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Amtrak At Night In Carbondale, Illinois

January 29, 2010

Carbondale, Illinois, is a college town. It has also been a railroad town, at least to some extent, since its inception. Once a hub from whence branch lines radiated, the town has gone from a freight hub to a passenger hub. Since the days when the Illinois Central Railroad was in the business of operating passenger trains, Carbondale has been the point of origin and termination of trains geared toward the student trade. This continues today under Amtrak.

Since Amtrak began operating its trains with its own crews in 1987, Carbondale has been an Amtrak crew base. Carbondale crews work  “The City of New Orleans” in both directions out of town; north to Chicago and south to Greenwood, Mississippi. Carbondale crews also work the college trains to Chicago, The Illini and The Saluki.

I grew up in Carbondale, and the Amtrak station on South Illinois Avenue was one of my frequent hangouts as a teen. I took my first railroad photos of The Shawnee (The Illini’s predecessor) there in June, 1982. I continued to take photos of the Amtrak operations there as I grew up.

In late 1989, I was a senior at Carbondale Community High School. One of the classes I took was a photography class. One cool thing about that class; I was so far ahead of everyone else that I finished the full year’s worth of work by the end of the first semester. The end result was that I had a blank check to come up with my own projects to work on. One of these was a series of photos at the Amtrak station as the southbound Illini arrived from Chicago shortly after 9:00pm on the cold night of November 27.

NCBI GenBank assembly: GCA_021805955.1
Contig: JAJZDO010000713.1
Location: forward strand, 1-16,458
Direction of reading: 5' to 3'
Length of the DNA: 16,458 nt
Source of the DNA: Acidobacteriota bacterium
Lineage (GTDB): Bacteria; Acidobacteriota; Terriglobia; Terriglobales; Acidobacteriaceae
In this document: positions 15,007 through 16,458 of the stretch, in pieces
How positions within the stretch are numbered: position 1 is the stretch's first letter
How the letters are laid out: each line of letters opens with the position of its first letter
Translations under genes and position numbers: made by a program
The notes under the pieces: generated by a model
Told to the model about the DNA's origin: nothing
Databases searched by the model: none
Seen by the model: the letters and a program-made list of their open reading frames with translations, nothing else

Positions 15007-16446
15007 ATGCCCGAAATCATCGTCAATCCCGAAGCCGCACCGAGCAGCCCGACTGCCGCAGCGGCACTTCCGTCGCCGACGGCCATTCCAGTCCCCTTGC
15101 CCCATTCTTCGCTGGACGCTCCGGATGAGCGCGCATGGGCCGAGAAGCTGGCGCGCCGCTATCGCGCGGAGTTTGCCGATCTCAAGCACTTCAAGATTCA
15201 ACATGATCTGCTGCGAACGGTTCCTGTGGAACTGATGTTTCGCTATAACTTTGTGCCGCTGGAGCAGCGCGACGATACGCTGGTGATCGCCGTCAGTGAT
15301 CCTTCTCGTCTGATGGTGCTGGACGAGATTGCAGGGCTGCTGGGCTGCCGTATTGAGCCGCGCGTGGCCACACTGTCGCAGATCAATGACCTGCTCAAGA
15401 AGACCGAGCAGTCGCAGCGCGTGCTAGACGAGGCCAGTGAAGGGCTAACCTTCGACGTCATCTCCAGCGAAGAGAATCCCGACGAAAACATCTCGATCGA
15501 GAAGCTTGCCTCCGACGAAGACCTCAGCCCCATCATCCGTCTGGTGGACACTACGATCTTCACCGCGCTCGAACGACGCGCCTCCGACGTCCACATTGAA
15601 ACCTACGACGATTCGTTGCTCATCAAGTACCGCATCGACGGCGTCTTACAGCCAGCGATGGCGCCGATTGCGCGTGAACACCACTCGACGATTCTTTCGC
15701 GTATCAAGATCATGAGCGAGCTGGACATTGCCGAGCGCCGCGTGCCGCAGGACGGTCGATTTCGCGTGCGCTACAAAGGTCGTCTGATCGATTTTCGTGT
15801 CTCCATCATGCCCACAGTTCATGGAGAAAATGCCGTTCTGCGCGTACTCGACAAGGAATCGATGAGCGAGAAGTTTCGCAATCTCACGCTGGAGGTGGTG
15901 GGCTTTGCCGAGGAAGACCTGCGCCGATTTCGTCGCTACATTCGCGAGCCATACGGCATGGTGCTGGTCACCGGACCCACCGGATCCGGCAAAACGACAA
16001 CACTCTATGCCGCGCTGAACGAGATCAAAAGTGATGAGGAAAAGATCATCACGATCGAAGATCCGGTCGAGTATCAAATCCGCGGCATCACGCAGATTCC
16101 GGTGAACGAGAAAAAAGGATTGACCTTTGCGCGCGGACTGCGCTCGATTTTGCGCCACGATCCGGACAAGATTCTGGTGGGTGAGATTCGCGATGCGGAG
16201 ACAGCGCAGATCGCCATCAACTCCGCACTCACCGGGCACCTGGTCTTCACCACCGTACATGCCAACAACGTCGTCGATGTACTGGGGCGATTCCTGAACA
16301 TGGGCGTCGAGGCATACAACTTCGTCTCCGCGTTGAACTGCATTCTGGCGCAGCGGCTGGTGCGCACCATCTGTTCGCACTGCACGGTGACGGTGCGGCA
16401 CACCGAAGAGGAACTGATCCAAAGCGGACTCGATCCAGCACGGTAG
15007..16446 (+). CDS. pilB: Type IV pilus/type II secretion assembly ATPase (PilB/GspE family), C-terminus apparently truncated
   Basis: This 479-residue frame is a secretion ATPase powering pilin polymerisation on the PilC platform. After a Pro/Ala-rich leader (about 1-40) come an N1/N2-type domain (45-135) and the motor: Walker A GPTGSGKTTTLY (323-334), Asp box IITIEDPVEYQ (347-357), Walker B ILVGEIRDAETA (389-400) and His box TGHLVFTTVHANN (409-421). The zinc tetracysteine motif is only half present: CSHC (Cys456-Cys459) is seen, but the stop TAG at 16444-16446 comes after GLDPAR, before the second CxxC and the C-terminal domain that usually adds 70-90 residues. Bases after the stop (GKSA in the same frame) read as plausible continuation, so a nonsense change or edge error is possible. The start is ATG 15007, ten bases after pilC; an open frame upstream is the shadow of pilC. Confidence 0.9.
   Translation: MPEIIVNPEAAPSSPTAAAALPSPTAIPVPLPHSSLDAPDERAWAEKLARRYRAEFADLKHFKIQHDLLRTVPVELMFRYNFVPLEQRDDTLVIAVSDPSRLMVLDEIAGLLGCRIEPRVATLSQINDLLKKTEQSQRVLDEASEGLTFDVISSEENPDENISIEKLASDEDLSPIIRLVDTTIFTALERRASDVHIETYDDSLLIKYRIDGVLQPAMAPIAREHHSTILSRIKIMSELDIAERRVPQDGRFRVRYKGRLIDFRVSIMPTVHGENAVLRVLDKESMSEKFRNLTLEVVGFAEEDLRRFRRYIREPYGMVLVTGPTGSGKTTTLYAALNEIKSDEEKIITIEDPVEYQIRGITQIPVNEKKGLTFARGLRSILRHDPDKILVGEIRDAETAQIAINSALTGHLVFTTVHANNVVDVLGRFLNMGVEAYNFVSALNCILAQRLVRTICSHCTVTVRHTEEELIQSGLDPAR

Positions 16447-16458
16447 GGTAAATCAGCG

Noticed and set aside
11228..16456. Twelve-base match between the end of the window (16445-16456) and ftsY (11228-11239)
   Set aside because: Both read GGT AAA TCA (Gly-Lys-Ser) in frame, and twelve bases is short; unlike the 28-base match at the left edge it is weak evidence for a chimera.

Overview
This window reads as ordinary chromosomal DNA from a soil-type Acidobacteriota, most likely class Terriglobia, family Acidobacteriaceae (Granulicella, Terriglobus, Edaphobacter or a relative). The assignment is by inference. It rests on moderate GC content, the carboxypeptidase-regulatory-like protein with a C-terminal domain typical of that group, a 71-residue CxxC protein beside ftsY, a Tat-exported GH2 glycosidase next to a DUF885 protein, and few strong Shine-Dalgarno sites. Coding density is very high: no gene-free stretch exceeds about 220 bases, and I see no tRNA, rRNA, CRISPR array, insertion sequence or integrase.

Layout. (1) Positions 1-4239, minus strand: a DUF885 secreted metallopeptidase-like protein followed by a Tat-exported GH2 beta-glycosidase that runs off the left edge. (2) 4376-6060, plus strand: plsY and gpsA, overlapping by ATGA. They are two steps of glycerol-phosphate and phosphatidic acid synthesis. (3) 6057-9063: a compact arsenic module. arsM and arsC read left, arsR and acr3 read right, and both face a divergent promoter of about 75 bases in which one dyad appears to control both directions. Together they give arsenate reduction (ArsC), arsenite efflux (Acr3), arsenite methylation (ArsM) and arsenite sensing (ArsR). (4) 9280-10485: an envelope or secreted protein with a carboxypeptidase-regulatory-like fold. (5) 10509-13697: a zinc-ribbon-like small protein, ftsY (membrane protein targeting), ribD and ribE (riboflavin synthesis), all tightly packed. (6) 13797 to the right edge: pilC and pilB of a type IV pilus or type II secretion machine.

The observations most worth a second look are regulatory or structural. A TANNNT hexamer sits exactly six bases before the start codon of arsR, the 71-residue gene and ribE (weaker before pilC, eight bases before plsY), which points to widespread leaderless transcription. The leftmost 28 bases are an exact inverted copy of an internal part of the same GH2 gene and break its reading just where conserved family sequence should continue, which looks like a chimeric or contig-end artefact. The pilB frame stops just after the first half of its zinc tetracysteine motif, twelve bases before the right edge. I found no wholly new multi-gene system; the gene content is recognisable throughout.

At 9:00, the headlight in the distance blends in with several other lights north of downtown. Look closely to the left of the tracks; the triangular shape is the roof of the former Illinois Central passenger station which was replaced by the modern Amtrak station in the early 1980s.


Looking to the south along the center track, known as “the Rock Track,” where The Illini’s cars will be parked overnight.


As The Illini’s headlight grows brighter, the Illinois Central carman has arrived in his company truck. It will be his job to work with the train’s 480 volt cables when the locomotive is cut off the train. The locomotive will be parked overnight in the yard north of town, where it will be turned and serviced.


Passengers are detraining after The Illini comes to a stop in front of the Amtrak station.


Emptied of passengers, the train pulls ahead and crosses College Street. The train will then be backed into the Rock Track.


One of the conductors stands by and the engineer waits to pull ahead as the carman takes care of the 480 volt cables between the train and the locomotive. In a moment the locomotive will pull away, run through the crossover just south of College Street, and back down to the yard where it will tie up for the night.


The sleet is falling the morning of February 4, 1990, as the City of New Orleans makes its stop in Carbondale. The engine crew is changing before the new crew goes to work switching cars to make The River Cities for St. Louis and Kansas City.


The locomotives and baggage car off The City of New Orleans are picking up a coach off the Rock Track. At the same time, another locomotive is picking up a coach from the big train to form The River Cities.


Passengers are detraining after The Illini arrives from Chicago on the evening of July 26, 1990.


On the night of August 1, 1990, the headlight of the approaching City of New Orleans backlights the crew members waiting to take over the train and illuminates The Illini’s cars parked on the Rock Track.


A fuel truck has arrived to top off the tanks of The City of New Orleans’ locomotives.


The fuel truck moves from the first locomotive to the second.